For the second consecutive summer, EastEnders fans have been able to binge watch an entire week of episodes at their leisure thanks to the soap being released as weekly boxsets on BBC iPlayer.
The soap boxset has now become so familiar that we’re starting to wonder whether the genre is destined to be permanently streamable.
Could we soon be seeing the BBC soap made available like this all the time — and if so, is this a good idea?
We live in an age where television is readily available at a time that best suits us. Not only does Netflix release hit shows like Stranger Things by the series rather than one episode at a time; but there’s also been a steady increase in the amount of prime time dramas that the BBC and ITV release as a boxset after the initial season premiere.
Until last year though, serial drama hadn’t made it that far. EastEnders, Coronation Street and Emmerdale were still 'appointment-to-view' shows. You had to set your watch to if you were keen to find out what the Mitchells were up to, or who was cheating on who.
Then the Euros of 2021 kicked off, disrupting the usual soap transmission times. Therefore those Monday morning boxsets were a gesture to all those who preferred keeping up with the Dingles than the England team.
Only EastEnders brought back the summer boxsets this year, coinciding with the BBC’s coverage of tennis and the Commonwealth Games. And, given that all three soaps altered their schedules earlier this year, some viewers may actually favour the ability to choose when they watch so they can avoid the confusion.
Read more: Next week on EastEnders
We all lead such different lives with varying degrees of flexibility; so the boxset format makes sense. You can tune in at the beginning or end of the day as you please — everyone wins.
But for those big, dramatic soap weeks, there’s one crucial flaw. Those opting to watch later — or simply at the usual broadcast times — risk plot twists being spoiled before they have a chance to catch up.
If you’re a regular user of social media, it’s virtually impossible to get away from discussions over Phil (Steve McFadden) and Sam Mitchell’s (Kim Medcalf) revenge scheme. If you’re not online, you miss out on the opportunity to stream altogether — despite the fact that not so long ago, just having a television and access to the daily listings was more than enough for everyone.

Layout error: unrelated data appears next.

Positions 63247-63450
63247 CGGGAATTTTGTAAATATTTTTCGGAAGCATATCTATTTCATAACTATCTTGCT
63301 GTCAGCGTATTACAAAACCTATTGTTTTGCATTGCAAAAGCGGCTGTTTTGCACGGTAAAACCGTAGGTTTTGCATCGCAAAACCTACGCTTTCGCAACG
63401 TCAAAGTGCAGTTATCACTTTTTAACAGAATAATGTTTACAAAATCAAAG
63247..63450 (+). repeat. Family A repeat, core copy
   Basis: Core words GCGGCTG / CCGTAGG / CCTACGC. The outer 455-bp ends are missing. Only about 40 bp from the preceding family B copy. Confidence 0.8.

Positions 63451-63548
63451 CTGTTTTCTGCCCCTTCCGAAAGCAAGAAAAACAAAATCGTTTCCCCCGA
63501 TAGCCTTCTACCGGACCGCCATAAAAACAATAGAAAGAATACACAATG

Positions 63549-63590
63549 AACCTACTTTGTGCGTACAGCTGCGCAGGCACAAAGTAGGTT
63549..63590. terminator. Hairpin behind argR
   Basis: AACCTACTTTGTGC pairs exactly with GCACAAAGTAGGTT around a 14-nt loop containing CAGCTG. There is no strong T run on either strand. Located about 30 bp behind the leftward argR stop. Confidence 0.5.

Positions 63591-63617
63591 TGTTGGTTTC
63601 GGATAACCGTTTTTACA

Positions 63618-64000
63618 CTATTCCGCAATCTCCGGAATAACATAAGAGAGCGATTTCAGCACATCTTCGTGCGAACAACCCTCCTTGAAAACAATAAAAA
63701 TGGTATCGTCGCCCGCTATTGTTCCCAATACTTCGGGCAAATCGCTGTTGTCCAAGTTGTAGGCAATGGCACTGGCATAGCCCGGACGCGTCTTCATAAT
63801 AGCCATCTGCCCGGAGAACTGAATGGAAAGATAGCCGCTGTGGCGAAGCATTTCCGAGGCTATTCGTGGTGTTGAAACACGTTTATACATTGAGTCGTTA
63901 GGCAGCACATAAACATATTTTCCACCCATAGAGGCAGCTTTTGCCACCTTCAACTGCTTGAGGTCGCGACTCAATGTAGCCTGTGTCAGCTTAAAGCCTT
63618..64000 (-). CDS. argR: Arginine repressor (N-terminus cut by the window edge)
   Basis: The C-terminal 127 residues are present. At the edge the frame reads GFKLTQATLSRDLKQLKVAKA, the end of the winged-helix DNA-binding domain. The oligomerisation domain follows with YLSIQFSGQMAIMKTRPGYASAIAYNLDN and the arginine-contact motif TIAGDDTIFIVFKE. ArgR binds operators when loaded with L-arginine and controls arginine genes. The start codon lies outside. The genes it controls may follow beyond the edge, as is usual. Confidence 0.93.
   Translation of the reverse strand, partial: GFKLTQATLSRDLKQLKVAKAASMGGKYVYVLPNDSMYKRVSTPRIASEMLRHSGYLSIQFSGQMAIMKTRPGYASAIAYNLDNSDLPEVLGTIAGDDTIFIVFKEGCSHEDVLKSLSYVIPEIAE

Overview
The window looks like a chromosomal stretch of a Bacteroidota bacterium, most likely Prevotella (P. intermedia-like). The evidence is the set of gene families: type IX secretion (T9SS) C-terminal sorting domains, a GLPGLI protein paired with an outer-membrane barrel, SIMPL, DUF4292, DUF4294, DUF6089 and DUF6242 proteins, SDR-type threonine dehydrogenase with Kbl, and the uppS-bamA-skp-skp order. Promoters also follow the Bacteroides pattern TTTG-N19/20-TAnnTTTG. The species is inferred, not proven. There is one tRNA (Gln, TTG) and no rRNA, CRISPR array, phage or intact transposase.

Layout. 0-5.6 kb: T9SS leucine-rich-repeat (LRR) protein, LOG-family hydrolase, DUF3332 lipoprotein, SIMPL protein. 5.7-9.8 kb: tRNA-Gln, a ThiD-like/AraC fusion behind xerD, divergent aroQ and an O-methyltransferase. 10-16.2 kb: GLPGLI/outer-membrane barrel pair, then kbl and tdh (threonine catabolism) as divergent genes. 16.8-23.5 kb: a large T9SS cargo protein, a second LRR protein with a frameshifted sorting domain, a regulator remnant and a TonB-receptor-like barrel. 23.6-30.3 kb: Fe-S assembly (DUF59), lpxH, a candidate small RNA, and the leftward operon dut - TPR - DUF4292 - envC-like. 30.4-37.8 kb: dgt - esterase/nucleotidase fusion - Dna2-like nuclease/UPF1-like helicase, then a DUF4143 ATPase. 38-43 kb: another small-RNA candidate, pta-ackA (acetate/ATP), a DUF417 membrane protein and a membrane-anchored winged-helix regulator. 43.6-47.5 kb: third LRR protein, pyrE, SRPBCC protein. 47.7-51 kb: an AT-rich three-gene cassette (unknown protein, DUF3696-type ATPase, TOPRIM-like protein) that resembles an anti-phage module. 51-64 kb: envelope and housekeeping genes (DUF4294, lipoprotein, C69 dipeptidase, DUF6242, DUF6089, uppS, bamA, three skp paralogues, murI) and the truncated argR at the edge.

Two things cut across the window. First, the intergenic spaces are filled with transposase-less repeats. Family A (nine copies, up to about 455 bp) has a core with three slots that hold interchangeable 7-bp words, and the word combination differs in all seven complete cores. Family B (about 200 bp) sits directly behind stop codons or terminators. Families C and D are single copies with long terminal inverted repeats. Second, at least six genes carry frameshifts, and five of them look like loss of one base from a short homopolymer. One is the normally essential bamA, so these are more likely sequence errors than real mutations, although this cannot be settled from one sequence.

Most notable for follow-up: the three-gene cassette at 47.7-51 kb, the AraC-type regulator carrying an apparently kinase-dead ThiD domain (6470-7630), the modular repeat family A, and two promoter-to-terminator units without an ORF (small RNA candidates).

Of course, if you don’t use streaming services or the internet — yes, there are still plenty of people who don’t — you won’t know any different and, happily, may barely be affected by these changes. But boxsets can still prevent us from talking about our favourite show in the same way we used to, because everyone is watching at a different pace.
EastEnders’ most famous moments, including ‘Sharongate’ which saw Grant Mitchell (Ross Kemp) discover brother Phil’s affair with his wife Sharon Watts (Letitia Dean), were no doubt central to the 'watercooler' conversation among audiences the day after transmission.
Today, that unity is in danger of dying out if we can simply binge-watch at our own leisure. Yet this is the era where, if we can binge something on television, we struggle to resist doing so. Temptation trumps anticipation, and the latter is surely the reason producers and storyliners plan such eventful episodes in the first place.
This is particularly true of soaps — and it's not just action-based drama that can be overshadowed by this new tradition. Would this week's Corrie triumph, which blended together Audrey Roberts' (Sue Nicholls) sad confession with Rita Tanner's (Barbara Knox) tipsy antics, have been quite so effective if we weren't viewing it as an isolated episode?
There’s an argument for and against making weekly boxsets the norm; but it seems the issue is always going to divide fans.
As for the future of soaps, it looks like we’ll simply have to watch this space.
Watch EastEnders characters discussing England's victory in the Women's Euros